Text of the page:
• Commit to getting better
  • Have an open mind
  • Take time to reflect, either within your mind or by writing in a journal
  • Be honest with yourself, your counselors, and other people on this journey with you

Common Questions About Alcohol Addiction

These are some of the questions commonly asked about alcohol addiction and treatment. The answers may help you to learn more about alcohol addiction and narrow your focus when searching for the alcohol rehab center that best meets your needs.

How long does alcohol stay in your system?

The general rule of thumb is that your liver processes approximately one ounce of alcohol per hour.

The problem is that the liver can only process so much alcohol at a time. The alcohol that cannot be processed right away remains in the body until it can be processed. Factors that help determine how long the process will take include: age, sex, body size, ethnicity, the amount of food you’ve consumed, the amount of time between drinks, and medications you may be taking.

What are the warning signs of alcohol addiction?

Warning signs that indicate you may have an alcohol problem include the following:

  • Ignoring responsibilities at home, work, or elsewhere because you’ve been drinking
  • Drinking to relax, de-stress, or otherwise self-medicate
  • Encountering legal troubles due to alcohol
  • Continuing to drink despite knowing it is causing problems at work, in relationships, and may be hurting the people you love

What are the long-term effects of alcohol addiction?

Long-term addiction to alcohol causes more than personal and financial problems. It can also ruin your health, leading to medical problems in the following locations:

  • Brain
  • Heart
  • Liver
  • Pancreas
  • Immune System

Alcohol addiction has been associated with some cancers, including breast and liver cancer, as well as cancer of the mouth, esophagus, throat, colon and rectum, according to the American Cancer Society.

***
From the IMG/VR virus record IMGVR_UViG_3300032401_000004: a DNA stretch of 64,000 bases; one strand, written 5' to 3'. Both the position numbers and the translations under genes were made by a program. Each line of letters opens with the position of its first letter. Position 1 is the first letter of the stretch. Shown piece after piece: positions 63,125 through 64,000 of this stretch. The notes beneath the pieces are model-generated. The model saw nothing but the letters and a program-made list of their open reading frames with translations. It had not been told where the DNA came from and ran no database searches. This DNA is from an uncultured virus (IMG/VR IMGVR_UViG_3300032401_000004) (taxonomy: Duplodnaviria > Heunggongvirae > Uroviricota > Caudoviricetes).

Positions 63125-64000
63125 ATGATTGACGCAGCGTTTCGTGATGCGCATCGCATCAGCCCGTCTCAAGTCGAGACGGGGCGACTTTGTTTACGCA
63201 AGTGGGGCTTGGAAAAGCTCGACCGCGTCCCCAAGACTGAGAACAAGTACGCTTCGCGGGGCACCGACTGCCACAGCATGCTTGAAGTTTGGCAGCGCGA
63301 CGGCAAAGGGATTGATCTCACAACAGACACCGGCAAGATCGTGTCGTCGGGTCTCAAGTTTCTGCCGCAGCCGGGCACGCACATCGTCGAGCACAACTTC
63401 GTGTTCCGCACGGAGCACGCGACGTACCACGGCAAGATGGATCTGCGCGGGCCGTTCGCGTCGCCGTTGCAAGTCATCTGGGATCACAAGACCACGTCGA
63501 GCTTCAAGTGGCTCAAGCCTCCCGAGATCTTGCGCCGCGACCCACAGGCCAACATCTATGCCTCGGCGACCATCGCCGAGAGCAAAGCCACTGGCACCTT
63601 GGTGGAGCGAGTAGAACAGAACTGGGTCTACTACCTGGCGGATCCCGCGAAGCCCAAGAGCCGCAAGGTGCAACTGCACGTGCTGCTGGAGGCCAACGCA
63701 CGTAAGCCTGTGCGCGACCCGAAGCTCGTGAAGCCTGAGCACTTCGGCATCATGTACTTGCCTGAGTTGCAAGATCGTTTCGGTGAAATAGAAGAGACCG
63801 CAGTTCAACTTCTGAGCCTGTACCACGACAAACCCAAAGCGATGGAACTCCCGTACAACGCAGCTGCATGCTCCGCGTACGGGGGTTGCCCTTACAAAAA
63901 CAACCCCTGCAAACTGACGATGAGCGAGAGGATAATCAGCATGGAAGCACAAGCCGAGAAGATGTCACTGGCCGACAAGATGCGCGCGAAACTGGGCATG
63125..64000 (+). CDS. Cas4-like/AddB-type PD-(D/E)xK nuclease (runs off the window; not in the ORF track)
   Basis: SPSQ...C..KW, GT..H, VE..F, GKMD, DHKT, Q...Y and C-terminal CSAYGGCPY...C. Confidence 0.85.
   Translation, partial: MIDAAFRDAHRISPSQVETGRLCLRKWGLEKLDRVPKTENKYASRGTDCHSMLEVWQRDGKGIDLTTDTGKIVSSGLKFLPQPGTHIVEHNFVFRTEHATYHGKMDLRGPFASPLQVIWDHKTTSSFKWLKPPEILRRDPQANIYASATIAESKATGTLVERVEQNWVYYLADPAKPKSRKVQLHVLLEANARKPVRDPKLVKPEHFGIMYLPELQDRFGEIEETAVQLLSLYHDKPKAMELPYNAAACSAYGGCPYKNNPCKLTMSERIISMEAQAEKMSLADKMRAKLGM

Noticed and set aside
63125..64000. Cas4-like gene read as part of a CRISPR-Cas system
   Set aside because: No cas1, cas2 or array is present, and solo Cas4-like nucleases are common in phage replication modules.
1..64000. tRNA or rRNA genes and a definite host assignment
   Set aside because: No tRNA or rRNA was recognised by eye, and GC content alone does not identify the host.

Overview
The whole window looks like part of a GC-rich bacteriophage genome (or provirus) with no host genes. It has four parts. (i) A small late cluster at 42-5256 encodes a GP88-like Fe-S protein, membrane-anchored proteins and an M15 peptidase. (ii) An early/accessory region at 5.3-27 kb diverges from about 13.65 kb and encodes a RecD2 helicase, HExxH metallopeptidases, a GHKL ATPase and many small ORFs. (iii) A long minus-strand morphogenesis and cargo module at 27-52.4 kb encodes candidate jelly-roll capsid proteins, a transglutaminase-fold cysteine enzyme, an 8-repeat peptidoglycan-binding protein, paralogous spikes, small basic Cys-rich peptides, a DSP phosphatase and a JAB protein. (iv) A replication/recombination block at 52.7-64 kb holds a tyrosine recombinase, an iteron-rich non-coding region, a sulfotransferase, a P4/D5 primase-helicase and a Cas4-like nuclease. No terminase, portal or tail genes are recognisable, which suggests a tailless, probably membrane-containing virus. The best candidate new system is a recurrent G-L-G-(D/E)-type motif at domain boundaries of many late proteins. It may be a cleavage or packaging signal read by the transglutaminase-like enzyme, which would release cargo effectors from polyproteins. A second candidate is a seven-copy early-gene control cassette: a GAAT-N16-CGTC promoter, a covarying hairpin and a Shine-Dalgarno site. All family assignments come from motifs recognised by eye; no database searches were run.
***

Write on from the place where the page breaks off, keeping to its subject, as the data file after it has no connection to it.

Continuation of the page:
What is it like living with an alcoholic?

Living with an alcoholic is hard. Many people have no idea how to deal with a condition like alcoholism in someone they love. It changes whom you are to them and how they perceive you.
Getting help is brave. It is also necessary for the sake of your relationship with the people who do love you and live with you for that reason.

How do you deal with an alcoholic?

If you are the person living with an alcoholic, the most important thing you can do for that person is to encourage your loved one to get help.
The most important thing you can do for yourself is to make sure you have a proper support system in place to help you deal with the emotional, financial, social, and physical fallout of living with someone suffering from an alcohol addiction.

What are the risks of alcohol withdrawal treatments at home?

The health risks associated with withdrawal and detoxification from alcohol make it unwise to attempt to detox at home. There are some programs that offer outpatient detox programs for those who cannot, for whatever reason, commit to inpatient alcohol addiction treatment, but inpatient treatment options promise the best long-term results.

How do I quit my alcohol addiction?

Alcohol is not an easy addiction to just easily walk away from. Detoxification and withdrawal can lead to significant risks and may increase the odds of relapse. The best way to quit your alcohol addiction is seeking help from an inpatient alcohol rehab center. Going to rehab for your alcohol addiction is not a sign of weakness. In fact, it’s a sign of strength to admit you have a problem you can’t correct without the assistance of highly trained professionals. Get the help you need today so you can return to a life free from the chains of alcohol addiction.

To find an inpatient alcohol rehab program that fits your needs, you can use our directory to find a facility near you. If you need any assistance finding a treatment center please feel free to call us at 1-800-581-0754 and a Recommended Rehabs team member will be happy to help you.

Get Help for Addiction Today. Call us at 1-800-581-0754